Shutter Materials and Trends In general, there’s been a shift away from wood shutters. “Poly is a very popular material because it is affordable, durable and easy to clean,” says Ohanesian. “It has become a fan favorite due to our WoodTex Finish, which looks and feels like real wood.” One World Shutters’ Hybrid line, which is made from a proprietary combination of solid poly material and wood, is its most popular offering, says CEO Steve English. “Consumers are always looking for the best value. Our Hybrid line offers a combination of product quality, features, benefits and warranty. Our titanium finish is a force to be reckoned with.” Dealers love the comfort level that comes with selling a product highly engineered to last and look beautiful for a long time. They also like the company’s “Shutter Shield Guarantee,” which creates outstanding consumer confidence. TWO USA’s bestselling product is still its premium wood shutter. “Unlike other window treatments, a plantation shutter has a classic aesthetic that stands the test of time,” says Stanley. “Shutters are considered a more permanent window treatment and are rarely replaced when a home is sold, therefore they’re seen as an added value to the house.” Neutral white shutters are performing best for the company. “Interestingly, stained shutters that highlight the wood grain are considered outdated or out of fashion, and so we’ve seen the demand for stains decrease,” he reports.



industry : framing the conversation

Stanley is also seeing a trend toward materials other than wood. “Aluminum is a versatile material as it’s very durable, even in wet areas, and allows for wider panels, which is an aesthetic many customers are looking for,” he says. “It is also more resistant to scratches because it is powder-coated.” The other shift Stanley is seeing is one away from the traditional frames, which have detailed, matching molding. Instead, consumers are demanding more austere, modern frames. “Windows are getting larger, and the design lines are getting cleaner, and this is reflected in frame choices,” he says. Shutters without tilt rods are generally more popular than products with them. “The ShutterSMART shutter is now available as SMARTVIEW, with completely hidden tilt rods for wide and unobstructed views,” says Ohanesian. Photo courtesy of One World Shutters

Sell More Shutters! How can designers and retailers sell more shutters? Stanley advises making them more central to the overall design scheme for rooms. “In other parts of the world, we see shutters used as a room feature,” he says. “Designers play with louver sizes, colors and framing choices to make the shutters stand out and become a focal point. When designers and retailers understand how the different specifications can make the shutter a stand-out feature, they will better recognize how and when to make recommendations to a customer. There’s no doubt that shutters can be as appealing, if not more so, than other window coverings when incorporated properly into a designer’s plan.”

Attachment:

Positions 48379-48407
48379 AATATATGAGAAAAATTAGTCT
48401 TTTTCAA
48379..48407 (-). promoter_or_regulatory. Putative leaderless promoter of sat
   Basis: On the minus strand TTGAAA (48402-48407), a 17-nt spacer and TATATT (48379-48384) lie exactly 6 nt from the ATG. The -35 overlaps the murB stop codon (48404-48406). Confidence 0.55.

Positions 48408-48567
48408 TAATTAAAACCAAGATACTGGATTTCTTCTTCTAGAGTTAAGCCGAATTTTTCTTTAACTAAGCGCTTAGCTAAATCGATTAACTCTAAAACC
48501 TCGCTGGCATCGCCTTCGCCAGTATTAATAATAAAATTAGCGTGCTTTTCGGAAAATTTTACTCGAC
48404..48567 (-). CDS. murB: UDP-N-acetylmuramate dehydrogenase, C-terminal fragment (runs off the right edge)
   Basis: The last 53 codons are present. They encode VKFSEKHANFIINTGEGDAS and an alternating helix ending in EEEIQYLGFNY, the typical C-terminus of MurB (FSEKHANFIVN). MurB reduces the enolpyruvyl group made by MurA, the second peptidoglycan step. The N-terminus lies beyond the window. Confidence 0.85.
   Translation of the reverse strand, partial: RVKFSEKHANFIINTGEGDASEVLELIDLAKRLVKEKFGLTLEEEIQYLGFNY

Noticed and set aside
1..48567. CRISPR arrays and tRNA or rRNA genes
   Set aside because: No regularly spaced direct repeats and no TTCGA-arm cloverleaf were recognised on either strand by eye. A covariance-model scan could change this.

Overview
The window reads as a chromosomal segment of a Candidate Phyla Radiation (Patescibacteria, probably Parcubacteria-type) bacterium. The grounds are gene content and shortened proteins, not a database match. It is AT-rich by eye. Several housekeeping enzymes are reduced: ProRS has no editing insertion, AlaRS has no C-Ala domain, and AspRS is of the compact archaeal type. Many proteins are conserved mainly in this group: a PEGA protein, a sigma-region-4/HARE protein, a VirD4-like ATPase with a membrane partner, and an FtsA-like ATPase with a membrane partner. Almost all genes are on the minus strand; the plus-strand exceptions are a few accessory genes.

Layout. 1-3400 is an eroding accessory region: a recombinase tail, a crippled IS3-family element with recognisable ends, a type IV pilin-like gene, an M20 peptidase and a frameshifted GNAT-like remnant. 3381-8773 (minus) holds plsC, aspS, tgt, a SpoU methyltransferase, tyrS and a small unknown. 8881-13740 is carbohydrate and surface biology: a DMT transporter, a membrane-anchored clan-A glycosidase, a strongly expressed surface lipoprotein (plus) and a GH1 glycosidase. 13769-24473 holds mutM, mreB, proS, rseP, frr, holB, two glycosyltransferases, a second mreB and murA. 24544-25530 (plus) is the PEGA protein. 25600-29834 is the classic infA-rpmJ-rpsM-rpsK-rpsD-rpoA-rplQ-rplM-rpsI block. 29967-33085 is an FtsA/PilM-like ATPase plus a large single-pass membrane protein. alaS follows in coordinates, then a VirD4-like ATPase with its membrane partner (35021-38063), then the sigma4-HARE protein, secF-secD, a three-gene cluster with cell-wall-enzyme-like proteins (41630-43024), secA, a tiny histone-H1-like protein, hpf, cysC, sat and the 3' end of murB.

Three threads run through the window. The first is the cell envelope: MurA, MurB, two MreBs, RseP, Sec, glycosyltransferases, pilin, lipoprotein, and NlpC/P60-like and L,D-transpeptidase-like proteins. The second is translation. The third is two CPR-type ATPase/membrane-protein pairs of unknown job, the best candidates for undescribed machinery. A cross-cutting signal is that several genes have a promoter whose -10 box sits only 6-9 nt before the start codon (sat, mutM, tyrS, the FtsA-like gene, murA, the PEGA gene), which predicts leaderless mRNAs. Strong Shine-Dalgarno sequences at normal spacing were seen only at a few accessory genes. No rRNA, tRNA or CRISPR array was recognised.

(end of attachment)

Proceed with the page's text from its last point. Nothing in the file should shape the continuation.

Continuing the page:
Photo courtesy of TWO USA

From Sea to Shining Sea “Shutters have always been popular across the whole of the U.S., but they are most prevalent in Texas and the southern states, likely because of the nod to traditional Southern style and climate in general,” says Stanley. Preferred styles for shutters can vary greatly from region to region. English sketches out a large swath of America when he describes shutter trends, drawing an imaginary line from Sacramento, California, to the northern border of North Carolina, then down to Florida and back across the continent. “That’s where 75 percent of all shutters are sold in America,” he says. “The trends in those markets are large panels and the largest louvers you can get.” Most southern states, including Florida, Texas, California and Arizona, prefer a hybrid shutter. The exceptions are Georgia, Tennessee and Colorado, where wood shutters are in higher demand.

Stanley’s other tip is to think outside the box—literally. “The opportunity for selling shutters lies in external applications, where aluminum plantation shutters are used to enclose outdoor areas, create privacy or even over windows as Bahama shutters,” he says. “I believe these applications will increase as Americans continue to reimagine how they use their yards and patios and continue to expand their outdoor living space.” To English, the key to increasing sales is training. “You sell what you know,” he said. By getting to know the manufacturers, sellers can also do a better job of telling a story about where the products came from, their warranties and their reputation for quality. That will go a long way toward convincing clients they’re making the right choice and a smart investment. V